As I mentioned in an earlier blog, Value Stream Mapping is an effective tool to understand the current state of a process prior to moving into requirements or user story definition. There are plenty of resources available online for creating process maps and value streams. In this Blog, I'll provide some lesser known tips for creating a value stream map.
#1: Pay attention to body language and emotions! Often the most important dialog is the one that goes unsaid. Body language and emotional responses often provide clues when words are missing; they complete the story.
Negative Emotions - while conducting the value stream or process maps, make note of any negative emotions such as frustration, anger, disappointment, etc. When an opportunity presents itself, such as a review of the overall process map, ask probing questions to understand the negative emotion further. If possible, ask for a demonstration of the process step and use empathy to understand why the person feels that way. Often there is a clue of a hidden waste like an unnecessary step or rework.
Pride - pay attention when a quiet person speaks up to describe a step in detail, or defends the step if challenged. Sometimes the non-value add work is the tasks that a person is the most proud of. Their self worth is connected to those tasks, so it is important to be extra engaging and sensitive when discussing changes to those tasks.
Ah-ha moments, light bulbs, and sudden excitement - even in the most structured value stream mapping exercises, people have ideas appear. Document these ideas, who said it and any extra details in the moment. Do not discount the idea because it is not the right time, otherwise, the person may not share ideas later. However, jumping into brainstorming while conducting a value stream map can make the process veer off course, so document the idea to lock the passion in a box and move onto the planned discussion. Make sure to revisit the idea later.
#2: Collect artifacts during the value stream map. The artifacts are the records taken throughout a process, such as an email or spreadsheet. For example, a purchasing process begins with a list of parts to buy distributed by a report on a Monday. The buyer reviews the lists and decides which parts to send for quotation. The buyer emails the suppliers of choice and places a PO for the best supplier. The artifacts in this case include the demand report, the email to the potential suppliers, their response and the PO. Remember that the purpose of the value stream map is to understand the current state of a process to evaluate it for improvement, with the intent of implementing software to speed it up. Much of the data needed in the application can be found in the artifacts of the current state process. It is much easier to collect what you are looking for while you are discussing it vs asking for it later. Chances are, the team won't remember what you mean.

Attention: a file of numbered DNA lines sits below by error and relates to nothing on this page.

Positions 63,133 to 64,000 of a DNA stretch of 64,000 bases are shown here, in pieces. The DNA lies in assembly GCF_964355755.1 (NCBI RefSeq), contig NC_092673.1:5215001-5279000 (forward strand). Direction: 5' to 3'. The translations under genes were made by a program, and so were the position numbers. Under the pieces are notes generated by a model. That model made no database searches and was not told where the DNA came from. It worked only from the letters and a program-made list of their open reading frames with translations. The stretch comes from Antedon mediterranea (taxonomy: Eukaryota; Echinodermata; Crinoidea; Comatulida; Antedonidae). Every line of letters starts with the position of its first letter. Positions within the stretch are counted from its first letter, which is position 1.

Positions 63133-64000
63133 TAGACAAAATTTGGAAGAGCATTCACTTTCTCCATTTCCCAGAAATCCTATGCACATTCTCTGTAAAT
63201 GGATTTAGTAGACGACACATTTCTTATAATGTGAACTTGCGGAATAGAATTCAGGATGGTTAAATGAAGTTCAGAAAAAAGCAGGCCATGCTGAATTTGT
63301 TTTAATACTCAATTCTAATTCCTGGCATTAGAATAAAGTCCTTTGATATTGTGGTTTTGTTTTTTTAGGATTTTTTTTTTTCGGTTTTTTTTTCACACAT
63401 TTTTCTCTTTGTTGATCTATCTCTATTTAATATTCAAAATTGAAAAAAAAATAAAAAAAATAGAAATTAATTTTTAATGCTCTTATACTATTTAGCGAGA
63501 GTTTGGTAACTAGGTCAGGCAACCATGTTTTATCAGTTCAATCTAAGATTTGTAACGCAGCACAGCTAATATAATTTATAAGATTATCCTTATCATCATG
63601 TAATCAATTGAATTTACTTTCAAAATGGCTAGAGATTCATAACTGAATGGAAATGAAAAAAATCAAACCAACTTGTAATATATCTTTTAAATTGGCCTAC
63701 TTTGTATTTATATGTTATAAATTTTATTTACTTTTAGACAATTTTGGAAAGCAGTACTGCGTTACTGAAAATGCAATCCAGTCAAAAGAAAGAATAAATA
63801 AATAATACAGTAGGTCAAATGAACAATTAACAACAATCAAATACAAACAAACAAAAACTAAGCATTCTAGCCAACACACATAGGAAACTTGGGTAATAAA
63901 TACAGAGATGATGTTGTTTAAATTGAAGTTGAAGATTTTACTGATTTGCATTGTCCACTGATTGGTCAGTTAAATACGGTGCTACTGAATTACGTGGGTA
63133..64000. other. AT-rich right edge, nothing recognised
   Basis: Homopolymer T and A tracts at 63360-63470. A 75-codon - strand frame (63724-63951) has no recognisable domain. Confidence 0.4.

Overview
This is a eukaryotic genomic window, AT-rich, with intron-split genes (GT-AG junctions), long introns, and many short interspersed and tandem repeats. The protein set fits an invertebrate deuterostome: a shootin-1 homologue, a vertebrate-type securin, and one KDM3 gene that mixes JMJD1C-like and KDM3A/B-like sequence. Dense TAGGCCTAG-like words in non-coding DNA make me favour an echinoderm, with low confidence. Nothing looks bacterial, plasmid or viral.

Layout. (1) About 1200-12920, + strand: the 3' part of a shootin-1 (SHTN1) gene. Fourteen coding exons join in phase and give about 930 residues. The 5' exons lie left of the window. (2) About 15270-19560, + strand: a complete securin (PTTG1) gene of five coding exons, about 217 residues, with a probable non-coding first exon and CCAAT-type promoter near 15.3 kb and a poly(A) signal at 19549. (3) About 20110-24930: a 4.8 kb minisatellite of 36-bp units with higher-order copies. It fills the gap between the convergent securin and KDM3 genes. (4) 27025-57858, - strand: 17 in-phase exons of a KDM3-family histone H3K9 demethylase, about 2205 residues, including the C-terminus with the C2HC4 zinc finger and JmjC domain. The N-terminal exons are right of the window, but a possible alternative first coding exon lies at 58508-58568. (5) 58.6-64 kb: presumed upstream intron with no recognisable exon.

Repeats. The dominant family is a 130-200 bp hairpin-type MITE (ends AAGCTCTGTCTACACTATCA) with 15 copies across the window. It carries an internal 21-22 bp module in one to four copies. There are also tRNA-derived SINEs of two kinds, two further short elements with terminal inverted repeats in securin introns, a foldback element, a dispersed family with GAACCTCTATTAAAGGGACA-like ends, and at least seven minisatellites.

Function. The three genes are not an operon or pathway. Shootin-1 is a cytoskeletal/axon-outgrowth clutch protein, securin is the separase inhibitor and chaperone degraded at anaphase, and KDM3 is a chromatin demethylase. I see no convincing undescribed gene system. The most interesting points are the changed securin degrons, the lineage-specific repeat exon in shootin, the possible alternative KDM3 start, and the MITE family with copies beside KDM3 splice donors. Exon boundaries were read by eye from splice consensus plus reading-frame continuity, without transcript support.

#3: Create a RASCI in addition to identifying the process step owner during the value stream map. A RASCI chart identifies all relevant stakeholders of a process. RASCI = Responsible, Approver, Supporter, Consultant, and Informed. For each step of the process, identify which function or group of people serve in these other roles. When the workflow solution is created later, the RASCI chart can be used to identify notifications and approval steps. The RASCI chart can be used to decide who needs edit and read only access to records as well. For example, a Supporter will likely need edit access, where as an Informed person will only require read only.
Listening to the unsaid words, collecting all recorded data and understanding the roles people play in the process aside from execution help transition IT projects from requirements gathering into designing the workflow. These tips are a result of several years of developing workflows for different stakeholders and reflecting deeply on how to improve. I am hopeful that by sharing them, you're able to save some rework, headaches and delays in getting your new software workflow off the ground.